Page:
Day 1 - The Salar

We set off in the morning rain at 10:30 a.m. We drove for about an hour and reached the salt flats. They have a gate on the road - I assume they only let a certain number of people drive on the flats, and probably only people that know what they are doing. There were some salt houses and some salt bricks there and the kids thought they were pretty cool.

We drove to a part of the salt flats that has large patched of area covered in water. We all took off our shoes and socks and waded around and took a lot of pictures.

Next we went to a dry part and we took some photos. Then on to a place where the top of the salt is geometric. The driver showed the boys that if they dug down, they could get to water - the salt is only about 15 cm thick. Below the salt, depending where you are on the flats, the lake can be up to 5 metres deep. It is a little nerve wracking to think we are driving on a thin salt crust!

We visited Isla Incahuasi, the island in the middle of the salt flats. It is a very strange place, covered in cactus. We climbed to the top and got some great pictures of the flats. There was an animal there that is similar to a rabbit, but is called a viscacasha. Our lovely cook, Daisy, cooked our lunch of quinoa and llama.

After lunch we drove more on the salt and took (of course) more photos. We tried to take some of the cool perspective shots. Hilary was able to take some, but the digital screen on my camera just looked like a mirror because of the sunlight, and it was difficult to line things up.

The view was amazing across the salt flats. The salt flats were formed here when a giant salt lake dried up. I have included some links if you want to know the history.

Our final visit of the day was to a cave on the salt flats. It was one large open cavern with a window overlooking the salt flats. You could really see the shore of the salt flats at the edge of these islands. Ciaran built an inukshuk. There were many stone figures and piled stones on our route, to tell people the routes to take and where things were unsafe to drive etc.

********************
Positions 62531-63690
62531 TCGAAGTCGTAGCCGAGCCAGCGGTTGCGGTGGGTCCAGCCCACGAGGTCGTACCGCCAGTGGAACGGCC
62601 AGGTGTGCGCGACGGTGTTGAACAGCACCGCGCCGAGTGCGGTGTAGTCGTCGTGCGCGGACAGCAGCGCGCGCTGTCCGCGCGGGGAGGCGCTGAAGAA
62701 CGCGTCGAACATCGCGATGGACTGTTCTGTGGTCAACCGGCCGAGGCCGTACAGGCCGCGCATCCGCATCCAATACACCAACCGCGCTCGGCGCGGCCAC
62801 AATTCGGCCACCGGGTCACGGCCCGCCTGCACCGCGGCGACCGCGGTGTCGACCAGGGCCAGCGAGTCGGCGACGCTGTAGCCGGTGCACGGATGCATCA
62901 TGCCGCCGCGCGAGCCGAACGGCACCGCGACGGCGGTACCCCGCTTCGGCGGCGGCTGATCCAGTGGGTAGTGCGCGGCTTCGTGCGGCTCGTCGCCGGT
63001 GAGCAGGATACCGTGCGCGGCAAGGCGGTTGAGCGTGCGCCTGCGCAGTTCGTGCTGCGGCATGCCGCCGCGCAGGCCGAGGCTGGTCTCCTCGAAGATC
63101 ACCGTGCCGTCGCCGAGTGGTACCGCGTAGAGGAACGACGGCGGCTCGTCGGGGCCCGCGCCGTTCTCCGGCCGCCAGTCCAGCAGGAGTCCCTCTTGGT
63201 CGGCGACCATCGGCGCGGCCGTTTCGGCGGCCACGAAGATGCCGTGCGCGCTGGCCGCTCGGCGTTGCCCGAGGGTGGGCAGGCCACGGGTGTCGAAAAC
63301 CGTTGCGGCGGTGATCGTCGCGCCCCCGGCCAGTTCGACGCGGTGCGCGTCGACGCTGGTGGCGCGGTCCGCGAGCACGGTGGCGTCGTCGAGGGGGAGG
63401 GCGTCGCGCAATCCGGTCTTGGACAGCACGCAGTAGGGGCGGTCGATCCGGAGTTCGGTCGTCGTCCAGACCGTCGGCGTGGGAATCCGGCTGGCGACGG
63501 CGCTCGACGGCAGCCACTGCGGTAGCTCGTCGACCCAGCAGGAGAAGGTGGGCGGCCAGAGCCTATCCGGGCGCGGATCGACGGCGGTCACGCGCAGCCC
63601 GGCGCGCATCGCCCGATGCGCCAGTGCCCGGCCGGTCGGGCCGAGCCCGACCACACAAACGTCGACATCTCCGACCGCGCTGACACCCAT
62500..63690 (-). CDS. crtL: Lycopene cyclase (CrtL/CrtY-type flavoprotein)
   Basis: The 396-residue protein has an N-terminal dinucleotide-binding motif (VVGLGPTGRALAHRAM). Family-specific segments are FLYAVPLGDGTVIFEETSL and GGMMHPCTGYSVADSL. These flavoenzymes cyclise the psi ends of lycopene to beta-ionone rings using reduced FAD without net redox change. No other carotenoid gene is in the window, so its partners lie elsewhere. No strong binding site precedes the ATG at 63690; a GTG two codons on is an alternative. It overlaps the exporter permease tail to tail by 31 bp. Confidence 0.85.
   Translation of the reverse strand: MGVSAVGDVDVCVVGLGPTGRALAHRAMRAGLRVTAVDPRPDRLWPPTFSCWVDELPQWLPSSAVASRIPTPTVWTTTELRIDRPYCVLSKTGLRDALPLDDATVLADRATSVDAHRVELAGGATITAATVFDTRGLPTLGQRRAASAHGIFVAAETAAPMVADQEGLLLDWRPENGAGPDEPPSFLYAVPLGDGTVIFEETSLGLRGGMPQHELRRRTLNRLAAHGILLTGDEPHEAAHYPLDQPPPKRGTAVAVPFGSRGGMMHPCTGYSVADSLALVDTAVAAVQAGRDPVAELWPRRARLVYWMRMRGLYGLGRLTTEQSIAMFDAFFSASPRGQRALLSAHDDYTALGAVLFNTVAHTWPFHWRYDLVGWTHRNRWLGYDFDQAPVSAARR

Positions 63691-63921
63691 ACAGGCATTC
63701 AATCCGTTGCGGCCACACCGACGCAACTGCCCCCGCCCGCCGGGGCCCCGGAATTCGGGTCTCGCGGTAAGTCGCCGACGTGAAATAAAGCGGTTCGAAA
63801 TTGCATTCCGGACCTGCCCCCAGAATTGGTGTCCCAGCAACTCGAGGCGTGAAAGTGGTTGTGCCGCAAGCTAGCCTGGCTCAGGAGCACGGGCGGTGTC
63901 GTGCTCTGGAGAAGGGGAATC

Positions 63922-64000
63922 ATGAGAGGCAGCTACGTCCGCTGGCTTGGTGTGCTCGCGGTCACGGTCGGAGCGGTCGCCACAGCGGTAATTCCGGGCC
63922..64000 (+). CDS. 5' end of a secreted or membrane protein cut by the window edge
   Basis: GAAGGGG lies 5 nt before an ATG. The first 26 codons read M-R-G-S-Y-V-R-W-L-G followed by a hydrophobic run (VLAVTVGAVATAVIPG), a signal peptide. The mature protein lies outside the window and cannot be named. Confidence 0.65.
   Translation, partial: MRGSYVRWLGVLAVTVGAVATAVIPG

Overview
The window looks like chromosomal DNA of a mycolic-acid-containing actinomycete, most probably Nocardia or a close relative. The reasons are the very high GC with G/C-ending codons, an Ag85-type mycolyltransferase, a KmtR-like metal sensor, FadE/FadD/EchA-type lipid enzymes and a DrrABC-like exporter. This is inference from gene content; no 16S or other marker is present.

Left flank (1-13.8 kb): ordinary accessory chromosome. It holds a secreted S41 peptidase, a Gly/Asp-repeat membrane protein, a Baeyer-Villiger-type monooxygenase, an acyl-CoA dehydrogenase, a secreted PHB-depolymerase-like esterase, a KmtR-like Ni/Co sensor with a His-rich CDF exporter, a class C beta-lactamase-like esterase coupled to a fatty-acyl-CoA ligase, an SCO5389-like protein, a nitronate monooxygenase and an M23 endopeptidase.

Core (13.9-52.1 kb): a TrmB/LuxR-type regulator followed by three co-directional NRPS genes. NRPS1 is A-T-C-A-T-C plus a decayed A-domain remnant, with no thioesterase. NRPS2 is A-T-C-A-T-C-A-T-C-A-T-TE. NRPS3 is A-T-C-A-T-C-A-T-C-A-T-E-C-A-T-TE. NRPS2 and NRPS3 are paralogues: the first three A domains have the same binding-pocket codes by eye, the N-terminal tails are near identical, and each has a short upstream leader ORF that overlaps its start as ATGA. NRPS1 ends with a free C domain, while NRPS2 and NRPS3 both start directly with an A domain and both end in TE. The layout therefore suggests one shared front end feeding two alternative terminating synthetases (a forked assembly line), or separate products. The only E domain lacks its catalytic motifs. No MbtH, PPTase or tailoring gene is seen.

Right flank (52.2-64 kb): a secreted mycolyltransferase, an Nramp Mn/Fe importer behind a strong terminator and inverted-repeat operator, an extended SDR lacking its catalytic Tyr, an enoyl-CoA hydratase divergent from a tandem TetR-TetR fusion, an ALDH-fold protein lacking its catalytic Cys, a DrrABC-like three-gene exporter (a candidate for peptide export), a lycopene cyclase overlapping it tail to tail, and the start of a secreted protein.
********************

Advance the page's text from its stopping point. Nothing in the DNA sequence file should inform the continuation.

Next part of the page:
We drove to the edge of the salar and through a tiny village and up the hill a bit to our desolate looking salt hotel. It was a haphazard shack with pieces of tin on the pretty thatched roof, built with bits and pieces of everything. The walls, tables, chairs and even many of the beds were built from salt blocks. The floor was covered in a layer of salt, which had been raked neatly. The tables were covered in brightly coloured Andean fabric. We settled in to our room and then had a cup of tea and some crackers. There is one big kitchen where all the cooks (women) set up their little cooking areas with their camp stoves and propane. They also sleep in that room, and the drivers (men) have a little building beside the main building. I went for a walk out to the shrine overlooking the pueblo. We would have had a stunning view of the sunset over the salt flats, but it rained with thunder and lightning and was very cloudy, so the day just got mistier and darker and greyer, until the salar and quinoa fields and the village dissolved into the gloom. It gave the place an eerie sadness.

We ate our supper, which was a fantastic homemade soup and a homemade pizza which was quite tasty. We find that we are not so hungry in the evenings, since it is the norm here to eat the big meal at lunch and just have a small supper. We crawled into our cozy beds with lots of warm blankets and slept soundly in the misty silence.